A new team, some familiar riders, and a lovely streak of orange back in our lives. This year is going to be a very interesting one for my favourite brand.
KTM’s decision to step into MotoGP was a surprising one, given that they’d never shown any inclination before, but I guess with the talent they were handling and losing in Moto3, it makes sense. They have a new Moto2 outfit (although they’re not making the engines for those), and a team with the big boys.
Now THAT is a pretty bike.
|Brakes||Brembo carbon fibre front, Yutaka rear/wet front steel|
We have no idea how good this bike is going to be to be honest, or how soon it’s going to be before it gets good. Testing results haven’t been too great, but you have to think there’ll be a lot of learning and development on the job, as the team gets used to being in GP, and the engineers figure out what they need to succeed.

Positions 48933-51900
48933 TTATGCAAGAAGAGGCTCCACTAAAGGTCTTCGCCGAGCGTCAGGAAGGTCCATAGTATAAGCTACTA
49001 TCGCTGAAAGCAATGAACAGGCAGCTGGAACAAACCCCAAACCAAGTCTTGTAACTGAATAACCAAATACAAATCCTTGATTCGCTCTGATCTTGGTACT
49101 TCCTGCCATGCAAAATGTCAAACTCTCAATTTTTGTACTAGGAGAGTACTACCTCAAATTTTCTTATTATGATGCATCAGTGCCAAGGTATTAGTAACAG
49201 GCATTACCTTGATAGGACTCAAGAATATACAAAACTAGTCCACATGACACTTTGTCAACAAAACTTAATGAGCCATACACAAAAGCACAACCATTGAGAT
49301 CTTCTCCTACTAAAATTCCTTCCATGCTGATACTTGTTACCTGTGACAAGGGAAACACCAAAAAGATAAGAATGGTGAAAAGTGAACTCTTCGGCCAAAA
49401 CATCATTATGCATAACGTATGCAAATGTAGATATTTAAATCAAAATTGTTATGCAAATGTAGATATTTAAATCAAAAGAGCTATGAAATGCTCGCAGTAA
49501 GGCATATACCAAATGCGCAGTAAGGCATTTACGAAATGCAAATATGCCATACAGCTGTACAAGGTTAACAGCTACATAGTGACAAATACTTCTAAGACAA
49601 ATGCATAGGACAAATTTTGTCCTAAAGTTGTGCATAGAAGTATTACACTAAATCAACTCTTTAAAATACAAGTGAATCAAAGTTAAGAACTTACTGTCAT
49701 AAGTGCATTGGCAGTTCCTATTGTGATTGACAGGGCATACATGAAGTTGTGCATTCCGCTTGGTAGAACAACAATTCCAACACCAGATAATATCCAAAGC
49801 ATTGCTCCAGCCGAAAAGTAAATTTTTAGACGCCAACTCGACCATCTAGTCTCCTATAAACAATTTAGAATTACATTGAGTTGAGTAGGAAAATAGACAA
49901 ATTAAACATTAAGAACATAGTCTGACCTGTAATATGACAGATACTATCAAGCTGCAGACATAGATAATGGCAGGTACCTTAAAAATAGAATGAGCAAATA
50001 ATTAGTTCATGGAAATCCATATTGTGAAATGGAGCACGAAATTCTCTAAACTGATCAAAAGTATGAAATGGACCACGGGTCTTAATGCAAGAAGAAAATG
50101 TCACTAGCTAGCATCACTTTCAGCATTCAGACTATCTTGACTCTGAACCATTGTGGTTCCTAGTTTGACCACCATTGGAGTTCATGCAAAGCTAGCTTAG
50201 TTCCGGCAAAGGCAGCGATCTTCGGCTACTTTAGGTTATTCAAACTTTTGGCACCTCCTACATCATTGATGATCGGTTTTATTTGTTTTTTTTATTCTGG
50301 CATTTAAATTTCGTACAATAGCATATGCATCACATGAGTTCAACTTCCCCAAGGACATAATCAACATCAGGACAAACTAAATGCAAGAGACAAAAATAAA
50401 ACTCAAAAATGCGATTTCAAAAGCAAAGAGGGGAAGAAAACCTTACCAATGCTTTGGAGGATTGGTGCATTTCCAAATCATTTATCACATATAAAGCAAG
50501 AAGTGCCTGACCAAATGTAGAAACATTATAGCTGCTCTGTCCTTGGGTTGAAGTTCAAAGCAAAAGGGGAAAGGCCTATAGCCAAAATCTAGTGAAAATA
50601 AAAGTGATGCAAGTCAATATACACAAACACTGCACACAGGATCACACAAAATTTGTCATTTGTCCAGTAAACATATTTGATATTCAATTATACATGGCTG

KTM don’t tend to do things unless they’re good though, so don’t be too surprised if they’re troubling the points before long.
In a year of uncertainty over the bike, they at least have two steady riders on top of them.
|38 – Bradley Smith|
|2016||17th, 62pts, Tech 3 Yamaha|
Bradley Smith is the perennial middle man. He is steady and consistent, but never a world champion. His three wins in 125 seem a long time ago now, and he’s no longer the exciting kid he could have been. But like I said, he is steady, consistent, and reliable. The perfect talent to develop a bike in its first year of being a thing.
He’s joined by a very familiar face.
|44 – Pol Espargaro|
|Honours||2013 Moto2 World Champion|
|2016||8th, 134pts, Tech 3 Yamaha|
Much was expected of the one-time Moto2 champion when he made the jump to GP. Being on the Tech3, he was likely lined up as a factory Yamaha rider – indeed, he was the one on a Yamaha contract while lined up with Smith there. It just hasn’t happened for him.
Another one who is steady and reliable, you know what you’re getting with Pol, and he’ll be able to provide good feedback about how the bike is coming along.
The team battle
I don’t think it really matters this year, to be honest. KTM won’t be expecting an immediate world championship. If I’m pushed, I’ll say Pol, on account of he might get used to the bike a little bit quicker.